Two weeks ago when I posted How to Become a Balanced Runner™ I promised to elaborate on each of the keys in subsequent blog posts. Here is the first of them.
When I was a dancer trying to learn how to run, my first great breakthrough was when I suddenly discovered how to lean. That was when I went from bounding along uncomfortably to feeling smooth and enjoying myself.
My second great breakthrough was when I suddenly learned how to lean even better. I felt like someone had removed a wall I’d been pushing against without even knowing, and I was suddenly set free to fly.
I doubt any breakthroughs I’ve had since then equal the impact of these first two.
There’s a great deal of confusion around this because people use vague images like “run tall” to teach running form. But it is a fact that you need to lean forward from your ankles (in Danny Dreyer’s great phrase) to run comfortably and easily. There are two reasons:
And while we’re making comparisons with other sports, take a look at the difference between how a ballet dancer coordinates herself when she extends her leg behind her and how a runner does it:
As a former dancer, I had to go through quite a learning process not to run like the middle picture, automatically arching my back as I felt my leg pass behind me. When I figured out how to lean forward instead, like the third picture, that was when I had Breakthrough #1. There was some faith needed for the transition, since I’d been told in no uncertain terms that runners were supposed to be upright and roll through their feet from heel to toe, and for that reason I certainly wasn’t trying to lean forward. (That was the bad old days, long before Born to Run.) But when my Feldenkrais lessons resulted in my doing it with increasing regularity and it felt so much better, I realized it was right.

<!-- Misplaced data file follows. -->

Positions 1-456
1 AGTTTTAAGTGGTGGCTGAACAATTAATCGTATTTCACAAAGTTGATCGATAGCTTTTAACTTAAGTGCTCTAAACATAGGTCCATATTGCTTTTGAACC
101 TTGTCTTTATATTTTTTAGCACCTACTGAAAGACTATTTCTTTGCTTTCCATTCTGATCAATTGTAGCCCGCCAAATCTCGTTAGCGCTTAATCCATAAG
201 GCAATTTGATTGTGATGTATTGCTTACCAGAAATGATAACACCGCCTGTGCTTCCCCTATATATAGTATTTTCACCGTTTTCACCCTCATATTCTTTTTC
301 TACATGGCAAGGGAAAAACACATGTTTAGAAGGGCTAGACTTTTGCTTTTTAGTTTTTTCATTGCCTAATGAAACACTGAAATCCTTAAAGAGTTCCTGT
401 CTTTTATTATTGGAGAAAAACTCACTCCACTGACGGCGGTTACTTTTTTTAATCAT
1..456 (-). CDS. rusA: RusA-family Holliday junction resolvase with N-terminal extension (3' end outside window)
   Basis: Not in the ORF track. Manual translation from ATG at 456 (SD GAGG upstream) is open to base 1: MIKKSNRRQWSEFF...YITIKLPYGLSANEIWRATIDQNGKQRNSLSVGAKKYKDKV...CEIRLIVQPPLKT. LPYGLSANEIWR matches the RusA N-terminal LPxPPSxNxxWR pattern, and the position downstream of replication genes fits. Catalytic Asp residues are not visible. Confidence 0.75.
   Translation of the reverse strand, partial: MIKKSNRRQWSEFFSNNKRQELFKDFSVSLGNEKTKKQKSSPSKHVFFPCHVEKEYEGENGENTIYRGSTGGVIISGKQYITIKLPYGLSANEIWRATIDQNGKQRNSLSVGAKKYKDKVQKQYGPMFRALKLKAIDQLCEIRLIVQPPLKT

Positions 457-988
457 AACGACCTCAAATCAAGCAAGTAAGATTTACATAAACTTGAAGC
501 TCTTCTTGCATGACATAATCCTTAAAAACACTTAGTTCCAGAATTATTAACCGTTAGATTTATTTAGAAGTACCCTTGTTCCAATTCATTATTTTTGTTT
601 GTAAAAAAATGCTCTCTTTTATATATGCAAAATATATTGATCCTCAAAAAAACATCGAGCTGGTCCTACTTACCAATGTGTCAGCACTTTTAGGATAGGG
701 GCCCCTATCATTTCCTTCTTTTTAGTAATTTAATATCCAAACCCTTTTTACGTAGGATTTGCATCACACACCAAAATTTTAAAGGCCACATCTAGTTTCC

Just today I had a text from a client whose lean I helped improve, telling me that he ran his race today much faster than expected. That’s what mastering your lean does.
Next week is the Berlin marathon, and I plan to blog about it if I see anything interesting. But the week after that I’ll go into more depth on exactly how to lean and when a so-called “bad lean” from the hips instead of the ankles is actually biomechanically correct. If you’re wondering what the circumstances were that lead me to Breakthrough #2, you’ll have to wait till the post after that, when I explain how to move your face forward.
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Jae Gruenke, GCFP, is a running technique expert and Feldenkrais Practitioner. Known as a “running form guru,” she is the Founder and CEO of The Balanced Runner™ in New York City and The Balanced Runner UK. She has helped runners from beginner to Olympian improve their form to become pain-free, economical, and fast.